Summer semester is in full swing at CCV! Here’s the latest roundup of news and announcements from students, faculty, and staff around the state. Happy reading, and don’t forget to share your own Notables with us by emailing email@example.com!
Thursday morning at Central Vermont Medical Center marked the start of a new journey for 18 of Vermont’s healthcare workers. CCV student Emily Davidson was there, dressed in purple scrubs. She’s been working in pediatrics as a licensed nursing assistant.
Van Fryman attended 15 different schools before graduating from high school. “I grew up moving around the U.S. with my family,” he says. “My mom and dad were divorced. My dad was in the military, my mom was a gypsy.” He went to a new school practically every year.
Summer is here! It’s nearly the Fourth of July, the corn is almost knee high…and CCV centers around Vermont are celebrating the achievements of students, faculty, and staff. As always, we’re eager to hear your news and announcements—please drop us a note at firstname.lastname@example.org.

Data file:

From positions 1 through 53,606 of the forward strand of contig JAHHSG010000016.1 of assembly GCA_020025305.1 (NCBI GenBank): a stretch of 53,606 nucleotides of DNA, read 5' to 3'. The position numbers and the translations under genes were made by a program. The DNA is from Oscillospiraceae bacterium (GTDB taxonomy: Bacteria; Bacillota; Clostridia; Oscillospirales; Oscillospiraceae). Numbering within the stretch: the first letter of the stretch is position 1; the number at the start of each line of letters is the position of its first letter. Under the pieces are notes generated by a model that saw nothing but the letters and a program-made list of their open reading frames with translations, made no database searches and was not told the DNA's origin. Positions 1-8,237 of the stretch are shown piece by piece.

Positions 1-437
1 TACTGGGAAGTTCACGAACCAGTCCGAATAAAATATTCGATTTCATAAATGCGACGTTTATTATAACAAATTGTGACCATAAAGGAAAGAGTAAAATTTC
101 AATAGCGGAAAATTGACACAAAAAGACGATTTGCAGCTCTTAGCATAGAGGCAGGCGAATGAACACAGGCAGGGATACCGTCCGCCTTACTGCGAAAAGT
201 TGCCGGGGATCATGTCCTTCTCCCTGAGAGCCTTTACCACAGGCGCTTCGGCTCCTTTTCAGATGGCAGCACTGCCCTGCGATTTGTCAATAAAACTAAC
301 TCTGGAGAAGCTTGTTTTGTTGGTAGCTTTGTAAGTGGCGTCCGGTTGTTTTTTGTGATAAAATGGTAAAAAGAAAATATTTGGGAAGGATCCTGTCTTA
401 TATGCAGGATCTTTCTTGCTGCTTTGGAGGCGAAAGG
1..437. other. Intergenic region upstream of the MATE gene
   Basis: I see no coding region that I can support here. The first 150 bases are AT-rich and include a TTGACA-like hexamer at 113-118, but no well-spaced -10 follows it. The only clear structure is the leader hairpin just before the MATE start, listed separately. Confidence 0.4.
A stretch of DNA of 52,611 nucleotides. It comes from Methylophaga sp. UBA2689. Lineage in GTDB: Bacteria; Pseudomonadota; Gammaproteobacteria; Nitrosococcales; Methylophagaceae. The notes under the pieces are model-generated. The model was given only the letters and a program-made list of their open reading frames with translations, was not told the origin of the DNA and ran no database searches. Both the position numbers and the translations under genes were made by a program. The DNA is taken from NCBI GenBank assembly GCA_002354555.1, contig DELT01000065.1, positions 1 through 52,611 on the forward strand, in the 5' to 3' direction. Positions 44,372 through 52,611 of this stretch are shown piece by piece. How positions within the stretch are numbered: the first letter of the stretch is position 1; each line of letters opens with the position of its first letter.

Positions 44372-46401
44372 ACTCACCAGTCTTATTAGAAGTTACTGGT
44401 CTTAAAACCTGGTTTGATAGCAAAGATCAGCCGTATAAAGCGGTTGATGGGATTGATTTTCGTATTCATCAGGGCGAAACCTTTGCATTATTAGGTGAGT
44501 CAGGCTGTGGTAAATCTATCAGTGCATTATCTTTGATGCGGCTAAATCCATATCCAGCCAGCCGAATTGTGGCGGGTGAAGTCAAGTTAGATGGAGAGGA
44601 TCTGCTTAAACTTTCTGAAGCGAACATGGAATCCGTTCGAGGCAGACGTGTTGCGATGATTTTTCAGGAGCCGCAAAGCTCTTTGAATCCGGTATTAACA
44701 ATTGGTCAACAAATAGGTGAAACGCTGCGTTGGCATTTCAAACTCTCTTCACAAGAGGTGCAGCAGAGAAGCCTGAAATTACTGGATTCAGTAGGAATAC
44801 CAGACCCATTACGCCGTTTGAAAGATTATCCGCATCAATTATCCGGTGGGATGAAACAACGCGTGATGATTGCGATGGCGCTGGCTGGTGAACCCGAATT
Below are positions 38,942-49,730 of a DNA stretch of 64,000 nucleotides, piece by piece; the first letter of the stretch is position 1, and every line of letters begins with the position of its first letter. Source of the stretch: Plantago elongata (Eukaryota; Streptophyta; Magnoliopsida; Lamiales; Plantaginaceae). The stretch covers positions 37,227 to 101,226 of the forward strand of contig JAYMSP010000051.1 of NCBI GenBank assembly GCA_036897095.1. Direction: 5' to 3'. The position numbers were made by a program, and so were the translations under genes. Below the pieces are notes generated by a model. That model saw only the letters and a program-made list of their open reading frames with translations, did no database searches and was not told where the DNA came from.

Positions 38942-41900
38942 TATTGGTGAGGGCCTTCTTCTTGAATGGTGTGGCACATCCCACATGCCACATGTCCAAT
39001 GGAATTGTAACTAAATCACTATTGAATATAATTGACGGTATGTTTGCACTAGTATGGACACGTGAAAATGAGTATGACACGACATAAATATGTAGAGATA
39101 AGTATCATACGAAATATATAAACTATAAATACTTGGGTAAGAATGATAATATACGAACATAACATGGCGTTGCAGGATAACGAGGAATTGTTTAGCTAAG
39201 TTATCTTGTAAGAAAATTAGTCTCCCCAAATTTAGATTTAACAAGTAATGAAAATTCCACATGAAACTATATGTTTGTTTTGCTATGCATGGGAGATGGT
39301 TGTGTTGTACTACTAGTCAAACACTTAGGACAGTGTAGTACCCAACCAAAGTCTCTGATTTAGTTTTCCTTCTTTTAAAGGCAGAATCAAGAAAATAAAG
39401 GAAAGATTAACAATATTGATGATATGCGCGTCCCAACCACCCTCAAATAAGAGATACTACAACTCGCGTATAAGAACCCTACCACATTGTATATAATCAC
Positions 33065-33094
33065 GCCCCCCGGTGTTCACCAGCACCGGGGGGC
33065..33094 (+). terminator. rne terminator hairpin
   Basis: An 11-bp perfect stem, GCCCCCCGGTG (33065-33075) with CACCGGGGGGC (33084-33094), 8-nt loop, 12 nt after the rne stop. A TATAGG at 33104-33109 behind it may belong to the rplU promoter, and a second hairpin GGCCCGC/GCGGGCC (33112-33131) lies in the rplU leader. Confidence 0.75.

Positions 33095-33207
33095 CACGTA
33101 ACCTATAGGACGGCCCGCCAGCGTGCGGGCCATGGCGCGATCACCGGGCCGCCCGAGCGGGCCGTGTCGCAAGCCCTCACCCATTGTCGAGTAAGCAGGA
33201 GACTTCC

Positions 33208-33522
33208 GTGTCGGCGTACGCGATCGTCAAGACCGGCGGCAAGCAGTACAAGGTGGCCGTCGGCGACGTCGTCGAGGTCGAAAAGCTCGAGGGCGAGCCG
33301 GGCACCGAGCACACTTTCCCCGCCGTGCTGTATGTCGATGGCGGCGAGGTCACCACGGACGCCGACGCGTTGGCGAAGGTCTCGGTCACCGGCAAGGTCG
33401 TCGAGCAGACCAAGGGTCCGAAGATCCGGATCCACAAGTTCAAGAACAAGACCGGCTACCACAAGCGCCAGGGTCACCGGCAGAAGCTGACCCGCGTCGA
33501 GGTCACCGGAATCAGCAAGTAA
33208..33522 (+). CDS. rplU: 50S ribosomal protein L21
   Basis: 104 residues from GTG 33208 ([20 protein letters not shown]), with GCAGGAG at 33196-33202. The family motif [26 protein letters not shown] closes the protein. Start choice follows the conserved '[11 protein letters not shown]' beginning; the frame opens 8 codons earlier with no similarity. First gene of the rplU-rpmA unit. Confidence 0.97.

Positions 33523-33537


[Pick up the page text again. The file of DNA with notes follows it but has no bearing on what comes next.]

Like the 300 fully online courses that CCV offers each semester, telepresence courses are all about access for students.
Carol Gargon has been teaching art classes at CCV for 31 years. She’s taught graphic design, drawing, pastels, painting, jewelry, printmaking, and a crafting class. This spring, students in her Painting I class in Montpelier had a chance to show their work in CCV president Joyce Judy’s office gallery, where artwork from CCV faculty members is displayed in rotating exhibits.
Kris Matheson is obsessed with socks. He brags about the drawers full of them he has at home, and the fancy materials they’re made of, like merino wool and something called Coolmax; he ogles the rows of sewing machines that knit them inside the Cabot Hosiery Mills in Northfield, where Darn Tough socks are made.
Today is the last full day of our adventure. We have seen so many monuments of history and culture. Today being Sunday, there was a lot of foot traffic on the streets. People walking to work, the local boulangerie, a café, or the markets.
Robyn St. Peter never thought college was in her future. She worked as a firefighter, an EMT, and a special education paraprofessional. She raised four children. Two years ago, while working as an LNA at UVM Medical Center, she realized that college could be part of her life after all.
You can tell a native New Yorker from a non-native by how aware they choose to be of their presence on the subway. They sleep, ensured by their city-formed adaptation to waking up just before their stop. They read books. Before cell phones, newspapers were likely a popular form of dissociating.